Wednesday, October 18, 2017
Aaron Copland, Symphony No. 3, Detroit Symphony Orchestra, Leonard Slatkin
And in its longer form is becomes something more than a quotation of his seminal "Fanfare for the Common Man." It instead becomes a central thematic element.
Yet it is more than merely that. Like "Appalachian Spring," where the Shaker hymn "Simple Gifts" tops off the work and gives it a trajectory, yet contains all in all some of Copland's most evocative pastoral music, so too the Third is redolent with an earthy joy, at once pastoral and filled with both rural and, if you will, some of the bustling celebratory complexities of the American town. And too the "Fanfare" is a thematic culmination.
So many years later, we can be less mindful of the central role the end of WWII is meant to play out in this symphony, written in 1946. Like Shostakovich and Prokofiev did in their symphonies of this period, it expresses a relief that the struggle is over. Copland's general sanguine outlook gives us something more in the line of pure joy than his Russian counterparts may have expressed. That is only to say that Copland remained Copland, as Shostakovich and Prokofiev remained true to themselves as well.
And in all that we hear a near ideal reading of the symphony by Slatkin and the Detroit Orchestra. The placid beauty of America at peace, the bustle of renewed life and the tribute to the heroic efforts of "the common man"come together for a whole that I seem to hear cohesively as if for the first time. The longer version of the final movement helps give the work a new balance it may not have quite as readily in the version we usually hear. But Slatkin gives each element equal and detailed weight so that we come away moved and satisfied.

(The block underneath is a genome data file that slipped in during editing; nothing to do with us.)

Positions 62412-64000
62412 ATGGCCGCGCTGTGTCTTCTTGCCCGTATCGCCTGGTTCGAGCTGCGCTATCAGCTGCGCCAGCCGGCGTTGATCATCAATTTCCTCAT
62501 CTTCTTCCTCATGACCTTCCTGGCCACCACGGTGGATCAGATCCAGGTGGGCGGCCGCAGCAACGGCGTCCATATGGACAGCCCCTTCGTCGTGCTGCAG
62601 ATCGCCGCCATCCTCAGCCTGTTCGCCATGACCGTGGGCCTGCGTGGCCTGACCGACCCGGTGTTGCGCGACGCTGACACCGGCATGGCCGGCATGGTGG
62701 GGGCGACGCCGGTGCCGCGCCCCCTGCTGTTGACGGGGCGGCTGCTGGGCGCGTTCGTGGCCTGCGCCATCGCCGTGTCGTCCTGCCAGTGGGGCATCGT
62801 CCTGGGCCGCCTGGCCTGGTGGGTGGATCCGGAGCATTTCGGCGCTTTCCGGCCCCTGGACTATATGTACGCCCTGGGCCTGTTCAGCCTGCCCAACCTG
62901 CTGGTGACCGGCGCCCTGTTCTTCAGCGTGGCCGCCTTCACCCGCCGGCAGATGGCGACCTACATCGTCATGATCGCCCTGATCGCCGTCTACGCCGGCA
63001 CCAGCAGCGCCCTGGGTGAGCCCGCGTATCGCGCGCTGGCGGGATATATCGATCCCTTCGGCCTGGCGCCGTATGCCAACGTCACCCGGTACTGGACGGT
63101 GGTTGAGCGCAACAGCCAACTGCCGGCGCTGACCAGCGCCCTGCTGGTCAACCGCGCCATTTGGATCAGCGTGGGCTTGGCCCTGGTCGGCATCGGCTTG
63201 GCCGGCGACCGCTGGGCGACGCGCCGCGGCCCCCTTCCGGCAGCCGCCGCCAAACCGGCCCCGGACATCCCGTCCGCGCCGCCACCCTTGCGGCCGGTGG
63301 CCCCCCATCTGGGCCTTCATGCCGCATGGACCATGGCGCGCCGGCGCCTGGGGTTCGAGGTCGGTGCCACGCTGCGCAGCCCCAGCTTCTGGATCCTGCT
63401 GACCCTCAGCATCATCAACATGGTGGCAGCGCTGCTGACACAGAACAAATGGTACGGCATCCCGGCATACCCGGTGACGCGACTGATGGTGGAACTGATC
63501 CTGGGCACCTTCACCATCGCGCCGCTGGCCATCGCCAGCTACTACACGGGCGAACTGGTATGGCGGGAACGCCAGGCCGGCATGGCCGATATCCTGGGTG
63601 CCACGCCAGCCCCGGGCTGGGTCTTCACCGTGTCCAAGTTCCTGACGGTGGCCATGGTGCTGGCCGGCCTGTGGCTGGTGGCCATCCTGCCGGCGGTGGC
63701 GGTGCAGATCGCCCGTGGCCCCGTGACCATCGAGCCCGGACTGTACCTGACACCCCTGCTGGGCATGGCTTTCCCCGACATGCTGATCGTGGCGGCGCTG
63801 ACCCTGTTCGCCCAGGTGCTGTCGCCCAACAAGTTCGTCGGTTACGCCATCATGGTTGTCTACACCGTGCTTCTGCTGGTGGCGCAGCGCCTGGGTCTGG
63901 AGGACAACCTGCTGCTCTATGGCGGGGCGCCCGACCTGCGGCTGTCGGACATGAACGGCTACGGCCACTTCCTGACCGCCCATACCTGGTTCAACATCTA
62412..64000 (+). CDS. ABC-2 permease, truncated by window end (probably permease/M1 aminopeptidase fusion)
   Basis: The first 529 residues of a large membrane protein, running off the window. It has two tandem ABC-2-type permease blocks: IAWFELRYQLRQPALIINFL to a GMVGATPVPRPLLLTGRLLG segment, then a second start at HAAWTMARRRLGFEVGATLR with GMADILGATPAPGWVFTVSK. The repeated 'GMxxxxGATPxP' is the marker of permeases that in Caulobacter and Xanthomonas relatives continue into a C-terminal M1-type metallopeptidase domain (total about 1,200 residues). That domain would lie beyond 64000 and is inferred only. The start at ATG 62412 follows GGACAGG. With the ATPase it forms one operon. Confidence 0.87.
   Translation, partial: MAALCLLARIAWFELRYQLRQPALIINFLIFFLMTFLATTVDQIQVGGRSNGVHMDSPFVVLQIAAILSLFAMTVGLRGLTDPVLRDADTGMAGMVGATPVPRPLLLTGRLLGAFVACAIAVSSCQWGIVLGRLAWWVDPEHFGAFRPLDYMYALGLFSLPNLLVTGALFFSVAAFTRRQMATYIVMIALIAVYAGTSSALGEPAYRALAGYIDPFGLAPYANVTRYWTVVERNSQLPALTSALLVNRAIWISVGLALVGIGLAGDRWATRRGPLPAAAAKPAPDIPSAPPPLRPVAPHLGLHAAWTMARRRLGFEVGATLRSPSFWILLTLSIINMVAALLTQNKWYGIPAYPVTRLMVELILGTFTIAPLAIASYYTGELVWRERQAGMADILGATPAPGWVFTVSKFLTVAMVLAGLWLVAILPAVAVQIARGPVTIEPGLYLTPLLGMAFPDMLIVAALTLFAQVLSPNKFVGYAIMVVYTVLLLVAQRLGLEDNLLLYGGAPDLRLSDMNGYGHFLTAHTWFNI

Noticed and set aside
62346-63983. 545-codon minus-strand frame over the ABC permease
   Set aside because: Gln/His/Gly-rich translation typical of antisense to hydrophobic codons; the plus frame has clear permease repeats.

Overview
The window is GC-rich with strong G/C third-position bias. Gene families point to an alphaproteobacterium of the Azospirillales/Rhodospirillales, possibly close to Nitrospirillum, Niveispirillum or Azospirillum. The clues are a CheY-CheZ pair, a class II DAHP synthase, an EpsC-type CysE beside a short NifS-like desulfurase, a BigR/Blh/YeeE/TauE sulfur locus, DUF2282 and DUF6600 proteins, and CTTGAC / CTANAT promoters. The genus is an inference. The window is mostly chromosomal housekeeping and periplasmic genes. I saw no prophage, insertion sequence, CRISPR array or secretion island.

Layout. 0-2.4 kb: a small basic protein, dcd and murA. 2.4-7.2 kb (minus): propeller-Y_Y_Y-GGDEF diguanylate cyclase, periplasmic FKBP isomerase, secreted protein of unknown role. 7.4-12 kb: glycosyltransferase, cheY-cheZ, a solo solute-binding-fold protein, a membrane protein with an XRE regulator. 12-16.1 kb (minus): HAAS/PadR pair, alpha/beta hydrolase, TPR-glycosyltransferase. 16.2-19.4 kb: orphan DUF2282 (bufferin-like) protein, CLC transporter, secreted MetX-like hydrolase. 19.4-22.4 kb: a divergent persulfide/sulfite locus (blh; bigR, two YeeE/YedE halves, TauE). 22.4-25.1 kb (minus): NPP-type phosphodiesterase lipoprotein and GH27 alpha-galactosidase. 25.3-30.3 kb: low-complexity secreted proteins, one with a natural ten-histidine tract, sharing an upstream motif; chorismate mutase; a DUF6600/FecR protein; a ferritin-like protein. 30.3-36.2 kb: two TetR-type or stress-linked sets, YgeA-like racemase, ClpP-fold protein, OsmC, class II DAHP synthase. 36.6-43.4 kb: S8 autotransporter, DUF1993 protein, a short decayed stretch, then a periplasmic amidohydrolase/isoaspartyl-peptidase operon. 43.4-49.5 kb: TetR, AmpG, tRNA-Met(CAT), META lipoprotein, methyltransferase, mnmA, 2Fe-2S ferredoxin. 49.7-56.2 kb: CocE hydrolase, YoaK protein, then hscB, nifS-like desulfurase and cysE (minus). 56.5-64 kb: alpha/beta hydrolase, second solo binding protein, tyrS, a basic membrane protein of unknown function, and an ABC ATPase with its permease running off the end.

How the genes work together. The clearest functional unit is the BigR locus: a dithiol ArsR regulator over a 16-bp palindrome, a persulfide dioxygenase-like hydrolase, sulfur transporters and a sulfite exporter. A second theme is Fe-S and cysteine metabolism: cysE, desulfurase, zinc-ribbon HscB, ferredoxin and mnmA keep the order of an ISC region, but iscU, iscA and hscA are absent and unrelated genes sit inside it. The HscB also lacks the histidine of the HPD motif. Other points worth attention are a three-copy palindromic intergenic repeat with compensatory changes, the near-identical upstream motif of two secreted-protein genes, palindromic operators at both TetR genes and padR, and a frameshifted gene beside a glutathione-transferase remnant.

As a bonus we also get a nice performance of Copland's 1971 "Three Latin Sketches," which fits in as a rewarding coda to all the music here.
So that is what we have on this one. It is a version of Copland's Third that makes very musical sense out of the score, balances out expression and nuance, draws out the very powerful totality Copland meant us to hear. It is landmark and worth the trouble, very much so.